TaskPaper, what it is and what it isn’t. I use TaskPaper, a lot. But, I am using it for slightly different reasons than what it was designed for. Many people use TaskPaper for keeping track of tasks. They use date functions and all manner of things to do this. TaskPaper is very good at doing this. I cannot comment on this type of workflow using TaskPaper as, ironically, that is not what I use TaskPaper for. I use TaskPaper for helping me to breakdown complex ideas. As a writer I have trouble with getting bogged down in all sorts of areas. This has been especially true when I have been researching arguments in a legal document.
TaskPaper has tools that I make much use of. It uses internal tags which is, anything that is proceeded by the “@” symbol. The tags go at the end of a paragraph. I don't have to set up that tag anywhere in preferences, I just start using it anywhere. Then, anytime I click on a tag, TaskPaper instantly searches for all tags that are the same. As tags are at the end of paragraphs, the found set shows all the paragraphs with the same tag after it. If I am doing research in a long document and I think, this section is about pointA, but it also has a meaning when examining pointB and pointC, then I can use as many tags after that section (paragraph) as I like, pointA, pointB, pointC. Then I can either click on any instance of PointA and see all paragraphs in my document of PointA, or, I can create or embed a search for Point A which will appear on the sidebar. The same is true of pointB or pointC of course.
Sidebar searches are easy to set up. If there is a part of my document that I want to go to a lot, then I can set that up as a search term in the sidebar. This works for tags but it also works for specific sections in the document.
Plain text. The only regret I have with TaskPaper is that it is totally plain text. I can't paste graphics anywhere in TaskPaper. But, I can add style to my documents very well. OK, I can't add style to specific words (can't bold a word) but, I can style a document by what is under what level of a heading, notes styles, tasks style, and anything I want to style using a tag. This includes page color, text color, line height, font style (for the whole paragraph or section), etc. TaskPaper does this by using something similar to a css file for each document. If you understand what a CSS file does then you understand what TaskPaper styles can do.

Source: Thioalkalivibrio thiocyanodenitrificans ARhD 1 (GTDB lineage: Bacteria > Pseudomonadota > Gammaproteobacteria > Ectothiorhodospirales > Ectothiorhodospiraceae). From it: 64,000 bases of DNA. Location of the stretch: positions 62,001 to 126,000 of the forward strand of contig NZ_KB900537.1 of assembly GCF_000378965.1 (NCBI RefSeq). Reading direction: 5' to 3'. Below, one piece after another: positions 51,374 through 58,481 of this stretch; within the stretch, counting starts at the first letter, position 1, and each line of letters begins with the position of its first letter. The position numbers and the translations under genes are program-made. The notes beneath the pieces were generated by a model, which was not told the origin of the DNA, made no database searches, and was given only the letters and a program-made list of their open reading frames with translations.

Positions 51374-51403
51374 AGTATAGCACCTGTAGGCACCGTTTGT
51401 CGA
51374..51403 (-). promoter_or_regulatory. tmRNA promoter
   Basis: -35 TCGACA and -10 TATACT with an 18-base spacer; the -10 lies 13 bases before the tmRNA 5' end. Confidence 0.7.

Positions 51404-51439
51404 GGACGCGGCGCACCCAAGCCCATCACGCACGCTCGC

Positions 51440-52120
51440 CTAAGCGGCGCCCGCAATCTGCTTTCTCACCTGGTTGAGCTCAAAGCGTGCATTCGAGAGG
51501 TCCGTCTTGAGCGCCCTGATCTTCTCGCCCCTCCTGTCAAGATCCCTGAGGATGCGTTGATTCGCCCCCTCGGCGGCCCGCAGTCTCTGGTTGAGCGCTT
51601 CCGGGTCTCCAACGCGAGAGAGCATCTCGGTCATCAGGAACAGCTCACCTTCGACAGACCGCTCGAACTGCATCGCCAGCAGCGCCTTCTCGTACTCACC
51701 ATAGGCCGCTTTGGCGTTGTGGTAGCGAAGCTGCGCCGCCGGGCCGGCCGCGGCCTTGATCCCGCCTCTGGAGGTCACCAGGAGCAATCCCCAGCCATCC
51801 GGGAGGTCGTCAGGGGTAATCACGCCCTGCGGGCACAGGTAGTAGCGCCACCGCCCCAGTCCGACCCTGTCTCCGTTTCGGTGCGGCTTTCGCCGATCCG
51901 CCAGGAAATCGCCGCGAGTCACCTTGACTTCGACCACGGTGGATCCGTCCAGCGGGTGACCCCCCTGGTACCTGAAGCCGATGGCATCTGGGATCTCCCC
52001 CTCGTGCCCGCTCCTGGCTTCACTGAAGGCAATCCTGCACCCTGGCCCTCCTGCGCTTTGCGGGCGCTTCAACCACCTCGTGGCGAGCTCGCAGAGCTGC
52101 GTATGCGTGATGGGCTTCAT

I know that the developer also sells similar apps with slightly different niches. He sells a writing app for example which is primarily what I am using TaskPaper for. But, for whatever reason, I find TaskPaper very easy to use and very configurable.
I also read a comment that the developer does not support his products very well. I think that is a bit unfair. I don't know the history of this developer although I have been using TaskPaper for the past three or so years. He has continued to update and to upgrade TaskPaper in that time. I have no worries that this is going to be in any way unsupported as an app.
Bottomline is that, there are more robust apps for task and file management. Those apps use database approaches and I am not knocking them if that is what you need. I use BusyCal for my calendar events. I use NVAlt for my daily tracking of things I have done. I use Nisus for my writing. Eventually I plan on moving to Scrivener for my writing. But TaskPaper works and it works well. I find that I use Taskpaper for most of my fleshing out of ideas when I write. It’s great for creating drafts as it makes finding the parts very easy and it also expands and collapses sections which I do or do not want to look at while I am concentrating on other things. I wish Nisus could do that.
TaskPaper is a great app for gathering ideas in an outline format. And yet, it does this not in a database layout such as Omni, it does this as a completely text based writing (text) style format.